Center for Services Leadership - The "Stuff" That Marketing is Made Of

The "Stuff" That Marketing is Made Of

When most people think "marketing," they think goods. After all, marketing has its roots in exchange economics, which is based on the exchange of goods. By that view, the logic of marketing has long-centered on the tangibles—manufactured output, end products—in short, "stuff." But that's the old school of marketing, at least according to researchers Stephen L. Vargo, University of Maryland, and Robert F. Lusch, University of Arizona. In their ground-breaking paper in the January 2004 issue of the Journal of Marketing, "Evolving to a New Dominant Logic for Marketing," they argue that the old dominant logic for marketing doesn't describe the real world of business nor does it reflect current thought leadership among marketing scholars.

Over the past few decades, marketing has undergone several shifts, and, some argue, a divergence and fragmentation of thought. Those changes led to the development of relationship marketing, services marketing, and even to paradigms beyond marketing's formerly sacred cow, the 4 P's. But Vargo and Lusch argue this is no divergence. Rather, these trends are foretelling a convergence around an entirely new dominant logic for the field. And that new dominant logic about "stuff" itself. It is about using "stuff" as at tool for the co-production of value. This brave new world revolves around service.

The new dominant logic of marketing, according to the authors, puts intangibles, specialized knowledge, and processes at the heart of marketing. And it makes services (represented by the application of knowledge and skill), not goods, the fundamental unit of economic exchange.

Here are some of the fundamental premises of Vargo and Lusch's new marketing paradigm, and what they can mean for your business:

  • GM Doesn't Sell Cars
    If the application of knowledge and skills and knowledge (i.e. service) are the fundamental units of exchange, then you may not be in the business you thought you were. If you're GM, it means you don't sell cars anymore, but transportation services. The byproducts of these transportation services are cars, but that's peripheral to the need they fill. Suddenly, everything is a service—including the products any company sells, be it light bulbs (illumination services) to carrots (nutritional services).

  • Stuff. def.: Another word for service
    The transfer of knowledge and skills can happen directly, through training, or indirectly by embedding them in products. Within this context, goods are valuable because they are a distribution mechanism for services. Back to GM example, all GM's experience and knowledge about transportation is embedded in the cars they sell. Stuff is not an end but a means because it is an opportunity to transmit a service.
  • Knowledge Is Power
    According to Vargo and Lusch, knowledge and information are also the fundamental sources of competitive advantage. It is knowledge, not physical goods, that flows through the supply chain, and it is knowledge that gives successful companies their inimitable edge. Knowledge is the root of productivity and growth, and in a world where it is the fundamental unit of exchange, knowledge becomes even more important. The role of marketing, therefore, is the management of this process of information transmittal, not just the transmittal of the final product. As a consequence, marketing is critical to all business functions in order to integrate product development, supply chain and customer relationship management across the organization.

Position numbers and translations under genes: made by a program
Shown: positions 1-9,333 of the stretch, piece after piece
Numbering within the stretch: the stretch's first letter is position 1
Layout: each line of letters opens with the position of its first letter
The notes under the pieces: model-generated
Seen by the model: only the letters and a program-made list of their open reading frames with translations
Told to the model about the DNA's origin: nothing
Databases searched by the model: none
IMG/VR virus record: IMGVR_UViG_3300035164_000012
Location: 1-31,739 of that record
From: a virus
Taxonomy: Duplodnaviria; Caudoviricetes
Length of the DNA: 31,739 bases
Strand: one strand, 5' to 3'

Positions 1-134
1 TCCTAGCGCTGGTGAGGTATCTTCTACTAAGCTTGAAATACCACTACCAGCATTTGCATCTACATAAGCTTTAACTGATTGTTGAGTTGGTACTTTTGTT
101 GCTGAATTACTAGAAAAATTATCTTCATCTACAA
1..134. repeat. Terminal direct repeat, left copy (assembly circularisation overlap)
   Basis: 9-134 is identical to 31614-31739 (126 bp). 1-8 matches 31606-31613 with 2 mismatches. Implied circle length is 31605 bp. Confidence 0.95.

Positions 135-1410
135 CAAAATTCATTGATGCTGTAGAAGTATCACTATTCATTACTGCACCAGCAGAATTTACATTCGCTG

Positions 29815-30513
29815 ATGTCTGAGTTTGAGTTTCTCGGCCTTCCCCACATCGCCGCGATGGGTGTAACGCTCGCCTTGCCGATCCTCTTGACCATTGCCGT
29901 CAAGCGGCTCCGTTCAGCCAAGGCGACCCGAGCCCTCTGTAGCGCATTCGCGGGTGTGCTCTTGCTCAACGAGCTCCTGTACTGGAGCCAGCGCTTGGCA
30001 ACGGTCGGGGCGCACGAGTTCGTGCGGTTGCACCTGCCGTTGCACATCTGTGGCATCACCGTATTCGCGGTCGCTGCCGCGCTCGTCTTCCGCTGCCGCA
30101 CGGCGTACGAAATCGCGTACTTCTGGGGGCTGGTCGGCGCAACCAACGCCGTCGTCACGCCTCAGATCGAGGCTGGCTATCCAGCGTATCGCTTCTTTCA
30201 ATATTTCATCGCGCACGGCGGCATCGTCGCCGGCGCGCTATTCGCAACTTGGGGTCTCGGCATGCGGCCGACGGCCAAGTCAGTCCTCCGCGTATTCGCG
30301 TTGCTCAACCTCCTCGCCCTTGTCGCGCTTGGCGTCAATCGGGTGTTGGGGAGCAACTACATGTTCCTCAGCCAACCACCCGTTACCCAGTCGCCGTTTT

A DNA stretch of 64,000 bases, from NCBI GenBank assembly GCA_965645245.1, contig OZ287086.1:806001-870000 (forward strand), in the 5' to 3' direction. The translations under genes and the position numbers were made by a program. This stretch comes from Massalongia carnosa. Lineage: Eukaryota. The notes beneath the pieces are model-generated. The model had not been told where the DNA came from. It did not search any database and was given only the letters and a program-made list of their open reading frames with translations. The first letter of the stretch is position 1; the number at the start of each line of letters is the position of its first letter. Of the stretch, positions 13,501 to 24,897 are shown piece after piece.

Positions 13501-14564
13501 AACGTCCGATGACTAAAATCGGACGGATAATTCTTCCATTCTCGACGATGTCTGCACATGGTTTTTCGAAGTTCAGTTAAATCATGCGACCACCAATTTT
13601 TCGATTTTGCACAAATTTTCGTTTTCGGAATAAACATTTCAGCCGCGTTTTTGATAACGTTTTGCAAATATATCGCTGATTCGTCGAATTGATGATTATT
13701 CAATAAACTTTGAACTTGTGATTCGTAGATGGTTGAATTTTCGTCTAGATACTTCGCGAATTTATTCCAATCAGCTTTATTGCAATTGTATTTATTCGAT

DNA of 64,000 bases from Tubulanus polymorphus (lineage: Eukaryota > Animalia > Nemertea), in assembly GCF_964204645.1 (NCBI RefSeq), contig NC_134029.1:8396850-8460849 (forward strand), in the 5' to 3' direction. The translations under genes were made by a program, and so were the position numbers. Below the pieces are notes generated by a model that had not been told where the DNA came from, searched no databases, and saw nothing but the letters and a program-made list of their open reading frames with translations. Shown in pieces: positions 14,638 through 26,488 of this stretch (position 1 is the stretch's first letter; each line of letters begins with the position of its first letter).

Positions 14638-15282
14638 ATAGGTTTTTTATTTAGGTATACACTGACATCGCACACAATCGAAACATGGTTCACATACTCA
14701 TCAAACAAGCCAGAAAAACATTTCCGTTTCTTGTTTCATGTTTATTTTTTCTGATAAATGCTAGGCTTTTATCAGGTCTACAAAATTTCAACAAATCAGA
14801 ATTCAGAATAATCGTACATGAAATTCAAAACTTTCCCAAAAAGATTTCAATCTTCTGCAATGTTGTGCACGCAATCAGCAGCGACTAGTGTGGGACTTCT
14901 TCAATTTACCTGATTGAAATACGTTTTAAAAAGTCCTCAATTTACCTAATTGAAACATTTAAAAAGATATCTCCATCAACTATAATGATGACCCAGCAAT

• All Economies are Service Economies
    Forget for a second that you are in the canned food business. Or in the laptop trade. From now on, you are in a service business, and that business is part of a service economy. The manufacturing framework is losing its centrality: as specialization increases, more parts of the supply chain are outsourced due to their complexity. The line between goods and services is blurred; this distinction only grows as the cultivation of knowledge becomes the single differentiator. What will this look like in your organization?
  • The Customer is a Co-Producer
    It used to be that production ended with the manufacturing process. But now the show isn't over when the assembly line stops. Under the new paradigm proposed by Vargo and Lusch, the customer picks up where the manufacturer left off. In their consumption and use of the product, customers become co-producers, continuing the marketing and value-creating process. Your story isn't over when your client walks out the door with the package—for them, the experience has just begun. For service businesses, the customer can be involved even earlier on—helping to shape the service and influencing the process from the beginning. The relationship you build and your customers' experiences are more important than the transaction, and that's true no matter what you sell.

The new paradigm of marketing is service-centered, but it is also customer-oriented, relationship-focused and knowledge-based. The implication of Vargo and Lusch's new paradigm is that marketing, once viewed as a support function, is central to strategy. As Peter Drucker once said, marketing is a philosophy and set of strategic practices that views the entire organization from the point of view of the customer. And any organization looking to succeed in an economy driven by this new dominant logic should look to marketing to develop cross-functional relationships, innovate and plan strategically from a process management perspective. Throw out your old textbooks, there's a new school of marketing in the house—and it is centered on service and customer relationships.